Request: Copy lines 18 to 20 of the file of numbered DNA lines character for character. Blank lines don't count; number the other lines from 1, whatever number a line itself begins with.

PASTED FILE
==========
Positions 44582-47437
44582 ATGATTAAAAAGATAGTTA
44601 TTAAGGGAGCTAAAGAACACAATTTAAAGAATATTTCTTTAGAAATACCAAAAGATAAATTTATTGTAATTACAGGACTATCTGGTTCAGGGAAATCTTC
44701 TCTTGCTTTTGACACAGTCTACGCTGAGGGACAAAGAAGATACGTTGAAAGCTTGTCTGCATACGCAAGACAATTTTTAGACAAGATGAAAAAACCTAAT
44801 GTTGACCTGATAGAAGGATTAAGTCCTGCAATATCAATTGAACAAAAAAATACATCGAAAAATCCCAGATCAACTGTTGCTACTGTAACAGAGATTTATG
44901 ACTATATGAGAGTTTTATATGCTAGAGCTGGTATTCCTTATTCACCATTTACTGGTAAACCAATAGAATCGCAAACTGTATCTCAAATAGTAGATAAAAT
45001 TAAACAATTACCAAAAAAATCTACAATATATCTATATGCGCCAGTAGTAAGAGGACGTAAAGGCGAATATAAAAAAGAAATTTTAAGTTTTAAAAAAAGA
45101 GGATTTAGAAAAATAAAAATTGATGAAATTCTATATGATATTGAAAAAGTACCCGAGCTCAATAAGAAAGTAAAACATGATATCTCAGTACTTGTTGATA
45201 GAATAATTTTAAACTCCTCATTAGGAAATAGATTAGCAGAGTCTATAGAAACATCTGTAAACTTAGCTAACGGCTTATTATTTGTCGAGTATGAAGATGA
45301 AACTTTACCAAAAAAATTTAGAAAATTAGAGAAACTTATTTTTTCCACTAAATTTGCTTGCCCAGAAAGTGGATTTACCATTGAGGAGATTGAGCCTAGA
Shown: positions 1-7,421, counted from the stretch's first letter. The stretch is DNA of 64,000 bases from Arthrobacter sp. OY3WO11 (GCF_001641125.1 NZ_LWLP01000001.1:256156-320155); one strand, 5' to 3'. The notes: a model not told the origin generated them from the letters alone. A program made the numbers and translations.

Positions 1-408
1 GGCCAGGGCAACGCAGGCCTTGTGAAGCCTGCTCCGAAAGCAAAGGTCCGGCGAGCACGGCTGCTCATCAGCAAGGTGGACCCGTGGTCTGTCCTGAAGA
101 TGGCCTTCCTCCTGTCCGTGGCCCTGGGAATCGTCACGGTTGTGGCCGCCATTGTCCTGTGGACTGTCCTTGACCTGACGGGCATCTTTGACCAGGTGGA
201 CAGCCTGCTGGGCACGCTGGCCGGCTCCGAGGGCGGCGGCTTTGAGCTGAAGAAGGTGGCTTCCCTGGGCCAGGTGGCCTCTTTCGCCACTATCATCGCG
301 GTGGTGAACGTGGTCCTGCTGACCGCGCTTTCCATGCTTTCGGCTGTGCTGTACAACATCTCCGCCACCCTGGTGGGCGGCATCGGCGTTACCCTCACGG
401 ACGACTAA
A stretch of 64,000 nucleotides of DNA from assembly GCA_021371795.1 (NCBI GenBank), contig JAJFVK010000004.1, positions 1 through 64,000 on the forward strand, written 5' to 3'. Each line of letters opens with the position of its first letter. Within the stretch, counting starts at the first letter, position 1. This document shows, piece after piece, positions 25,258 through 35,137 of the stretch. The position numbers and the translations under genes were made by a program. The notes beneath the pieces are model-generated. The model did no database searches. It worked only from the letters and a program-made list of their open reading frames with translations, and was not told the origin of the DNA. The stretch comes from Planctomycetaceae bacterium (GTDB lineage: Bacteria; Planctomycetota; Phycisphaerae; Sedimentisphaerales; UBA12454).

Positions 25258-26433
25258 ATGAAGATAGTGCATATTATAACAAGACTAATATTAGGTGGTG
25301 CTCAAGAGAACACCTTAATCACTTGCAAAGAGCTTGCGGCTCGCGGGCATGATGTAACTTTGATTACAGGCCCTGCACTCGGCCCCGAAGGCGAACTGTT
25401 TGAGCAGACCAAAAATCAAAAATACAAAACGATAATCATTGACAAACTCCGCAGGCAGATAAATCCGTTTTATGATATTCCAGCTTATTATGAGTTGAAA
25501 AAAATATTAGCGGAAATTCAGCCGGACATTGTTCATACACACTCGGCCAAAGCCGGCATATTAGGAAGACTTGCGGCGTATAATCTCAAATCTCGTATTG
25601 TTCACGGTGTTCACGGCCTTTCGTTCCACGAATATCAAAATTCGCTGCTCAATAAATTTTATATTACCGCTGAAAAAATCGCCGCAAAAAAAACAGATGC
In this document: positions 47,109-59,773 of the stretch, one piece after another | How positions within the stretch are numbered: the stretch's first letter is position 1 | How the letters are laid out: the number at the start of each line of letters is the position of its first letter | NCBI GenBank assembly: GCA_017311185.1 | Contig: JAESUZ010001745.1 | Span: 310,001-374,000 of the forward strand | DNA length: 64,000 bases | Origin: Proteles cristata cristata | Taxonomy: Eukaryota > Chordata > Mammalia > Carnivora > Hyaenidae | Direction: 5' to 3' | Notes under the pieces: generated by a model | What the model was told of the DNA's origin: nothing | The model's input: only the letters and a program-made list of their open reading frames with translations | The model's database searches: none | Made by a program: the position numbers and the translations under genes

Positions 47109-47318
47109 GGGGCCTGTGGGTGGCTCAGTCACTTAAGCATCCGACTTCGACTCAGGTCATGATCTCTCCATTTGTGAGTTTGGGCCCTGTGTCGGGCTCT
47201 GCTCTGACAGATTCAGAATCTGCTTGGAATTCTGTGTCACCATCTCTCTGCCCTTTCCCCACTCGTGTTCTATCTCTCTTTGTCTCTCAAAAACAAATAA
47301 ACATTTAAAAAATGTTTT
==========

A stretch of 64,000 nucleotides of DNA from assembly GCA_021371795.1 (NCBI GenBank), contig JAJFVK010000004.1, positions 1 through 64,000 on the forward strand, written 5' to 3'. Each line of letters opens with the position of its first letter. Within the stretch, counting starts at the first letter, position 1. This document shows, piece after piece, positions 25,258 through 35,137 of the stretch. The position numbers and the translations under genes were made by a program. The notes beneath the pieces are model-generated. The model did no database searches. It worked only from the letters and a program-made list of their open reading frames with translations, and was not told the origin of the DNA. The stretch comes from Planctomycetaceae bacterium (GTDB lineage: Bacteria; Planctomycetota; Phycisphaerae; Sedimentisphaerales; UBA12454).

Positions 25258-26433
25258 ATGAAGATAGTGCATATTATAACAAGACTAATATTAGGTGGTG